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Cell Regeneration as a Strategy for Reversing Type 1 Diabetes

Mark Holterman

With nearly three decades of experience in his field, Dr. Mark J. Holterman engages with the University of Illinois College of Medicine in Peoria as surgery and pediatrics professor. Throughout his career, Mark Holterman, MD, has led diverse grant-funded projects as principal investigator, including American Diabetes Association-funded research in “Induction of Tolerance to Islet Cell Transplants.

Dr. Holterman has continued his research on the topic over the years and coauthored “Reversal of type 1 diabetes via islet β cell regeneration following immune modulation by cord blood-derived multipotent stem cells” (BMC Medicine, 2012). The paper details a situation in which the major factor preventing a type 1 diabetes (T1D) cure is lack of ability to control autoimmunity.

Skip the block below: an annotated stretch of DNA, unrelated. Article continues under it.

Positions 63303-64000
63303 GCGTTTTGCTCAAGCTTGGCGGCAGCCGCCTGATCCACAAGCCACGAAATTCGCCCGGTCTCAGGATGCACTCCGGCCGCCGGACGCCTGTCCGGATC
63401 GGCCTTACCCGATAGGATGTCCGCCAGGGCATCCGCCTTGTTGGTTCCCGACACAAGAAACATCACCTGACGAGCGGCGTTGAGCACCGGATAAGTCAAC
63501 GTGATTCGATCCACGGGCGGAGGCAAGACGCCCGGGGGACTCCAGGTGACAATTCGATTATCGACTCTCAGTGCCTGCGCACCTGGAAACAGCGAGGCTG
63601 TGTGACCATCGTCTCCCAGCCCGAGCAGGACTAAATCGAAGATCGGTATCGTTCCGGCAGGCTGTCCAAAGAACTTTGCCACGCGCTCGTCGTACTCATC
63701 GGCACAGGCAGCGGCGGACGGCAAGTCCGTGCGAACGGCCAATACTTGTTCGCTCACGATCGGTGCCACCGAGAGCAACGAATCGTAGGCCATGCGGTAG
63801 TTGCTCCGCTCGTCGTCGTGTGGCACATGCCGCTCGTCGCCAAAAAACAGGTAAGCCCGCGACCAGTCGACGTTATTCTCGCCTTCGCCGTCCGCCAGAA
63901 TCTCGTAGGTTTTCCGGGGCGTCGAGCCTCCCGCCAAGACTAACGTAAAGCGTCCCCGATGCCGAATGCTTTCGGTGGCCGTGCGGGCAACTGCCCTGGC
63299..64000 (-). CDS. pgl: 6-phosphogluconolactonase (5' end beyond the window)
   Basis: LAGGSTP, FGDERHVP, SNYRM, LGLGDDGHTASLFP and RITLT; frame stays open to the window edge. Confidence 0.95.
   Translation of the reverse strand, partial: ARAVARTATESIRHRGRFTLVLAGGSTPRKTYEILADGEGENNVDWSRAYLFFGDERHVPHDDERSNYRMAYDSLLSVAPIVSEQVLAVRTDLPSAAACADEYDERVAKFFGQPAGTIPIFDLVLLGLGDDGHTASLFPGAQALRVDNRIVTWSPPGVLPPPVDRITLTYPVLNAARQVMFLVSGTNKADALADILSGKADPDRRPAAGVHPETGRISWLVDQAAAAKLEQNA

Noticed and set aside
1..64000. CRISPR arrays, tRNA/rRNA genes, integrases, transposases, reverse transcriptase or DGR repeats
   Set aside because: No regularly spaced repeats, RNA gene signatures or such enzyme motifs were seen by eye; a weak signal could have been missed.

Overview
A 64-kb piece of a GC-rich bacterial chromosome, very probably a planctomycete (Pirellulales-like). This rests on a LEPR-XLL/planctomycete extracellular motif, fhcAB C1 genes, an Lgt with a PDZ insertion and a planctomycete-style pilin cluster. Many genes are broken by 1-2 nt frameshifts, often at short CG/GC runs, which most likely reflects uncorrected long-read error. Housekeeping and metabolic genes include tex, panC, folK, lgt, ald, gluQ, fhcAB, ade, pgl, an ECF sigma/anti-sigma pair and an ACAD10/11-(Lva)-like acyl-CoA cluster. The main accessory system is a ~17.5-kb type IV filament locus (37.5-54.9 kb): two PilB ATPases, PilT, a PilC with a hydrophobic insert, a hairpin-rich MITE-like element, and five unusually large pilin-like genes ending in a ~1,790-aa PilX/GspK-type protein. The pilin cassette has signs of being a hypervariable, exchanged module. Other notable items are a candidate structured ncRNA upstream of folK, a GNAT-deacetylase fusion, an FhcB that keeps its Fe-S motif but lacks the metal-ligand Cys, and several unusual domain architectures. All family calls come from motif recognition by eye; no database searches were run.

A promising new approach to T1D involves the use of multipotent stem cells (CB-SCs) that are derived from human-cord blood. They work to alter human islet β cell-specific T cell clones and regulatory T cells in ways that work to resolve the T1D autoimmunity issue.
The phase1/phase 2 study found that Stem Cell Educator therapy was effective in exerting a number of positive changes in patients that improved co-stimulating molecule expression and restored balance in Th1/Th2/Th3 cytokine. The initial results were that Stem Cell Educator therapy safely improves metabolic control, promotes islet β cell regeneration, and reverses autoimmunity in patients with severe or moderate type 1 diabetes.

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